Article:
As much as centralized architectures are maligned, they do have a number of benefits. The art of getting the most out of blockchain systems might be knowing which aspects to adopt, and selecting them based on their ability to remove corruption or censorship, while investigating the potential for "transparent centralization" as a sort of inverse solution to scaling, until improvements in technology allow for the complete decentralization where deemed desirable. I put transparent centralization in quotes because I know it is a phrase that has the potential to receive attention, because it seems so contrary to what blockchain programming should entail.

Decentralization / Centralization (Nature of the WSC program)

My idea for a "transparant and centralized" version of this software would include a program that listens for events broadcast by the WSC Contract, and performs the selection of n WSCs/selection of a version of each WSC prompt/validation of "response to prompt" submitted by User, with a friendly and logical user interface that is needed to make such a tool accessible to a large number of future web3 users. The transparent aspect of this solution would be the open-source nature of the software - if desired, power users could set up their own implementations of the exact software used, to verify that there are no intentional security flaws in the software, much like how MEW has been configured.

If it were possible to put the code on github, and the only additional parameter that was needed was the 'validator' pgp key supplied by whoever was initializing the WSC contract, most people could safely use the software knowing that the code is completely open sourced, and skeptical users / power-users / those implementing blockchain systems within various industrial and governmental frameworks could modify the code to meet any level of required security.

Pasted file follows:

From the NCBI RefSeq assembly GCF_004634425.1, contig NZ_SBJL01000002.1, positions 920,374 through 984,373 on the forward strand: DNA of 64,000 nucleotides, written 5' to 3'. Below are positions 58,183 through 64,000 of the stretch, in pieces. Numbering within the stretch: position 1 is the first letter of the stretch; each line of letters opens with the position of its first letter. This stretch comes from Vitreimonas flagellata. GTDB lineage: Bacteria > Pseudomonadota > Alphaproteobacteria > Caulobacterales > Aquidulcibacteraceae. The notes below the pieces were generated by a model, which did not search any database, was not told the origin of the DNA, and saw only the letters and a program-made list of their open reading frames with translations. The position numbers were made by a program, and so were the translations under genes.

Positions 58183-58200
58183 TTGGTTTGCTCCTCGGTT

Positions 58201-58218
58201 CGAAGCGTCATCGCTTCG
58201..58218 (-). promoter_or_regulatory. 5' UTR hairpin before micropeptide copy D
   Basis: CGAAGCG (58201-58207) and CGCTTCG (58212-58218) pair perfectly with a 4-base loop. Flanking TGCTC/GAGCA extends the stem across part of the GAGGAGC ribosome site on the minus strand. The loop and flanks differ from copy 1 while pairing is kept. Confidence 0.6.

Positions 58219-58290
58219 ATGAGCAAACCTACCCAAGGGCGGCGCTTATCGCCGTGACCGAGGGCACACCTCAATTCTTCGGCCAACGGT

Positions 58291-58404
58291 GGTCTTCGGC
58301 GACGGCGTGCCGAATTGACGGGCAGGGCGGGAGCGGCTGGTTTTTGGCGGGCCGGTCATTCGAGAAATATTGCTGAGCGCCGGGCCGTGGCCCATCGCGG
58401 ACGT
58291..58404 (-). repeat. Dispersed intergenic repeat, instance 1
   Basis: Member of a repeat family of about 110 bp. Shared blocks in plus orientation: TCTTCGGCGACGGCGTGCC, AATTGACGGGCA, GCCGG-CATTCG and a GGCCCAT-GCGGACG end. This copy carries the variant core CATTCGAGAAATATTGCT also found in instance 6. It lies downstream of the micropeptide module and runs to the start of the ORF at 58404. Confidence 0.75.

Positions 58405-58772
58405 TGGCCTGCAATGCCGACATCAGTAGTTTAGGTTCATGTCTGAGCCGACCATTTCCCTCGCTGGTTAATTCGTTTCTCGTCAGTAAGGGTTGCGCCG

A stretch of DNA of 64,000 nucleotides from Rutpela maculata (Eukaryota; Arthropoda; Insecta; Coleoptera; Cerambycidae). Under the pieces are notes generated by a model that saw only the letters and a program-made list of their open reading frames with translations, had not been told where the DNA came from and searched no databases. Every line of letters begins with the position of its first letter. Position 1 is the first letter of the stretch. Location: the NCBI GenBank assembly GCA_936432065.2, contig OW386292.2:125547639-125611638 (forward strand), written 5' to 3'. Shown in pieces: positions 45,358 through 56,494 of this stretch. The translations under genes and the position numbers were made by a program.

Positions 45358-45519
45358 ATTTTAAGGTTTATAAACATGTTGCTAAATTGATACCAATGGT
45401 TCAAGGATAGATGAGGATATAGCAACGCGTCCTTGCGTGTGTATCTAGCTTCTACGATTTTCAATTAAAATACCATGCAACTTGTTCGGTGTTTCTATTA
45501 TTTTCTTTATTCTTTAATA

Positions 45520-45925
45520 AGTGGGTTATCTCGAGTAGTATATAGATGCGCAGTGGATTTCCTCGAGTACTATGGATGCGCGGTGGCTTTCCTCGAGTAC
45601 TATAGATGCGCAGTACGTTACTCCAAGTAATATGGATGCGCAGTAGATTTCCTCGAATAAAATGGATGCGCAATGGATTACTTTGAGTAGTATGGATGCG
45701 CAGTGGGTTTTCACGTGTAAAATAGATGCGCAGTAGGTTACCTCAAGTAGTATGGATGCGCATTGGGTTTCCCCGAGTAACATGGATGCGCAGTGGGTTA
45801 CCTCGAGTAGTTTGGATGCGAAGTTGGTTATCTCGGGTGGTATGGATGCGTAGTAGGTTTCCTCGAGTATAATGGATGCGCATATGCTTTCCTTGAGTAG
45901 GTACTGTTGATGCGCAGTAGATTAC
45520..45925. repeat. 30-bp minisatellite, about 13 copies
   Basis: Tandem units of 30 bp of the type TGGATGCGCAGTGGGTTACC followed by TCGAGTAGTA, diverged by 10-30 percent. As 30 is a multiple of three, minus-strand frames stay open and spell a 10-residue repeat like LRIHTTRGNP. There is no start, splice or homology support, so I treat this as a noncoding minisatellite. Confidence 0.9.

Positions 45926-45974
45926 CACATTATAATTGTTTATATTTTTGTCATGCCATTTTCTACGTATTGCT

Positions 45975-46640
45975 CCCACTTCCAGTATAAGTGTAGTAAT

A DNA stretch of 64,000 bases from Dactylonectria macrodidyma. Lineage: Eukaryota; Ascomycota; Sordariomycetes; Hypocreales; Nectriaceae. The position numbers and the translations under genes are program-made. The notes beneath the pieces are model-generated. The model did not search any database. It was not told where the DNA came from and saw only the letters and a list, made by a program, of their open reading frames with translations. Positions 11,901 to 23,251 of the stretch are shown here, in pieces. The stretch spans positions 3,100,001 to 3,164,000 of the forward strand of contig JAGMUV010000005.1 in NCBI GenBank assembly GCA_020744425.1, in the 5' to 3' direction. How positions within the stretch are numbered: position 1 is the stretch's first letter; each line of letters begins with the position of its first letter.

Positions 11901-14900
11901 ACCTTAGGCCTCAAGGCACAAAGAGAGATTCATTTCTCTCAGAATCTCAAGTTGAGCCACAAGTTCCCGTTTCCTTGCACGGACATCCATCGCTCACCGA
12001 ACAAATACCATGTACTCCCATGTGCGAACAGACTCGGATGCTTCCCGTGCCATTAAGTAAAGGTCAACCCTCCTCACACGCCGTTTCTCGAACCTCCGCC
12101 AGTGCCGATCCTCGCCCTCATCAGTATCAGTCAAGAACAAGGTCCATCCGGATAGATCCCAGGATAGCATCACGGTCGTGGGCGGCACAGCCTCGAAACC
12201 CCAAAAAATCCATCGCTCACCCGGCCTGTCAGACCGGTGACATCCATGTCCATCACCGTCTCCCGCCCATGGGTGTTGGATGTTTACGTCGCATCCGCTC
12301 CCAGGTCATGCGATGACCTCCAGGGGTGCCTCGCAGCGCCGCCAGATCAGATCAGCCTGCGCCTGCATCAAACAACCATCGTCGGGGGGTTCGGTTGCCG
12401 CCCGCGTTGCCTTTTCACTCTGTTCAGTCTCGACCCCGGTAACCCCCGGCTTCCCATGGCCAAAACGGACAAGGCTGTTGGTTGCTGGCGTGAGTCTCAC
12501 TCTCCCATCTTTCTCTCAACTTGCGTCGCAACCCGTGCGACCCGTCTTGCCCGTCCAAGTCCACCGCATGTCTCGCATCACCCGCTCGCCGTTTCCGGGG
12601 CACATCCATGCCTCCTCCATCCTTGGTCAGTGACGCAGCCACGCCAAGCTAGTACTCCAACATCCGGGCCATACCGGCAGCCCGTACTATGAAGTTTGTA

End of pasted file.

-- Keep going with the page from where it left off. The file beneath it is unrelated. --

A proof-of-humanity obtained by a specific dApp, might mean nothing about the holder's humanity to any other dApp(since any User and dApp could potentially be the same party). It would only be a gurantee insofar as the seperation of the dApp and User could be guaranteed, so each dApp would need to verify humanity independently and over time. If there was a dApp 2 that a given dApp 1 implicitly trusts, a proof-of-humanity on User collected by the trusted dApp 2 could be substituted for a proof-of-humanity collected by dApp 1. This would remove potential friction that would come from interacting with different smart-contract whose results work in conjunction, provided by the real-world organizations which are verifiably connected, yet still having to repeatedly prove humanity to the same organization over and over (if it were some sort of government-level blockchain program, for example).

Perhaps attention-mining could be used to guarantee the correctness of WSCs served by the WSC program, and there could be a mechanism by which people get paid for testing the validity of the WSCs being served by the program, and a way for them to audit the program and earn money for reporting any mistakes (which would be a sign that the WSC program was not working correctly or had been improperly configured).

Misc Questions
  • Have there been any attempts to make an ERC-20 token which can only be transacted n times?